If you’re the father of a daughter then you know the side-eye.
While this disapproving sidelong glance has been perfected by Frank Underwood, if you’re the father of a daughter (I have two, as well as a young son with his own collection of dirty looks) then you’re accustomed to getting side-eye when you’re snapping photos of your beloved little girls, especially while on vacation. And the more I need the photo – and if you’re a family travel writer, you always need a photo of your kid doing something – the more disdainful the side-eye.
But here’s the thing. With every helping of side-eye my daughters have ever served up, there’s often a fond memory that goes along with it. The challenge, as always, is to recall those moments in detail and with the degree of fondness they deserve.
As it happens, several of those moments have happened while on vacation with my daughters in California.
San Diego: Waffles with a side of side-eye
Whenever talk in my house turns to Belgian waffles, which it does often because I make them every other weekend, I can’t help recalling the story of the first time I traveled solo with my younger daughter.
The then 8-year-old, cementing what would become her love affair with breakfast buffets, chef-attended omelette and waffle stations, and full-service hotels and restaurants, had just returned to the table with her freshly-made waffle when our waiter presented her with her own tiny heated metal carafe of real maple syrup.
With a deliberateness that she nowadays reserves for trying to annoy me (and this is the part of the story I recount every other week in my attempt to annoy her) she filled every last hole of her waffle with syrup before digging into it.
Depending on the mood I’m in when I’m telling the story, it took her 8-year-old self anywhere from five to 10 minutes to completely fill those waffle holes. And when I look at the photo below I see and recall the unbridled syrupy delight that accompanied her side-eye.
In case you were wondering when this article might if ever turn into a travel story, she and I spent a glorious day at the San Diego Zoo, relishing a private tour that is to date the most quintessentially interactive zoo experience I’ve ever had. And you can have this Exclusive VIP Experience, too.
And given that my wife and I had taken my eldest daughter to San Diego’s New Children’s Museum a few years before, it felt appropriate to check it out with my 8-year-old, who in addition to solidifying her love for the full American breakfast, showed signs then of developing into the serious art student she has become.
I Wasn’t Invited, But Still: Santa Monica
San Francisco: What Kid Cries About Leaving A Museum?
As a dad I often learn things the hard way, and as a traveling dad there have been times when I’ve been especially relieved that no other adults have been around to see me learning said things the hard way, as was the case when my eldest daughter and I joined my wife on a business trip to San Francisco.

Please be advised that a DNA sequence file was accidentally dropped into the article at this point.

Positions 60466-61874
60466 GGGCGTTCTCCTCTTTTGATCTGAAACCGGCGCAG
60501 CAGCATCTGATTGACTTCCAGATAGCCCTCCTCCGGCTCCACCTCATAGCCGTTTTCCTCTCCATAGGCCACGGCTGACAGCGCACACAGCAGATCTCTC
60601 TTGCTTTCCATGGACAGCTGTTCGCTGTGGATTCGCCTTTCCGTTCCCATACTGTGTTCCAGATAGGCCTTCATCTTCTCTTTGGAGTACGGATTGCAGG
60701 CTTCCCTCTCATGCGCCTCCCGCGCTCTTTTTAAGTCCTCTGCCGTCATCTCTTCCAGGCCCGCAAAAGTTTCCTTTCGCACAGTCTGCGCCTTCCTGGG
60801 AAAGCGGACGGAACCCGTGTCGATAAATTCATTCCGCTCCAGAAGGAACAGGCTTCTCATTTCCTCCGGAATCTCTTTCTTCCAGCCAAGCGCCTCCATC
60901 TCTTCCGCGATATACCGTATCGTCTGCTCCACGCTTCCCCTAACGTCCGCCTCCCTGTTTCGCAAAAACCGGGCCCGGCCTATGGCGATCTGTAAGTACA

It was my first time visiting the city and I was looking forward to exploring it with my little girl, at the time 3-years-old, in tow. Though the “in tow” part came into question when I made the decision to push her around in her stroller. On the streets of San Francisco. Which are, you know, hilly.
Of course even as a first timer I knew many of the city’s streets were steep, but I didn’t really get it until I was pushing that stroller. At one point, and I’m not exaggerating, I was certain I was shouldering that stroller up a hill that was clawing skyward at a 70-degree angle.
“How does anyone walk up these hills with a stroller,” I said aloud hoarsely (there was no one else around) and of course the masochist in me had sought out Lombard Street, as I had heard about its steepness and hairpin turns.
I couldn’t see my daughter’s face as I was pushing her up those hills, but I’m certain I was getting plenty of side-eye, just as, in response to my winded complaints about how tired I was, I was getting a three-year-old’s version of what would come to be known as shade: “Dad, there’s a cable car. Can we do it now?”
I have no recollection of going downhill that day (we did eventually ride a cable car) but I will never forget that climb with my daughter… nor will I ever forget the following day she and I spent at the Exploratorium, notable still for its highly interactive science exhibits.
My daughter was so caught up in the exhibits and lingering at every corner of the Exploratorium that when I suggested to her that we break for lunch, her eyes welled up with tears. I attempted to explain that we didn’t actually have to leave the museum premises, that we were just going over there – imagine me pointing to a café area in the distance – and that we were going right back to playing, I promise. It was the earliest time I recall something not sinking in with her (she’s a pretty quick study, which of course is something only a dad would say) but after 10 minutes of crying and gulping and shaking her head she calmed down and began to understand.
What kid cries about having to leave a museum, I thought. But then the Exploratorium is not like most museums, nor is my daughter – who believe it or not still has an enduring love of science that will perhaps sustain her in college – is not like most kids. But that, again, is exactly something only a dad would say.
One More Thing… Visit California
While my recollections herein are largely personal I have no doubt you can make plenty of memories of your own if you visit California. While planning your trip, check out the additional posts about the Golden State at Traveling Dad, advice about San Diego, Los Angeles, and San Francisco at Traveling Mom as well as Welcome to Kidifornia, a resource by the non-profit Visit California.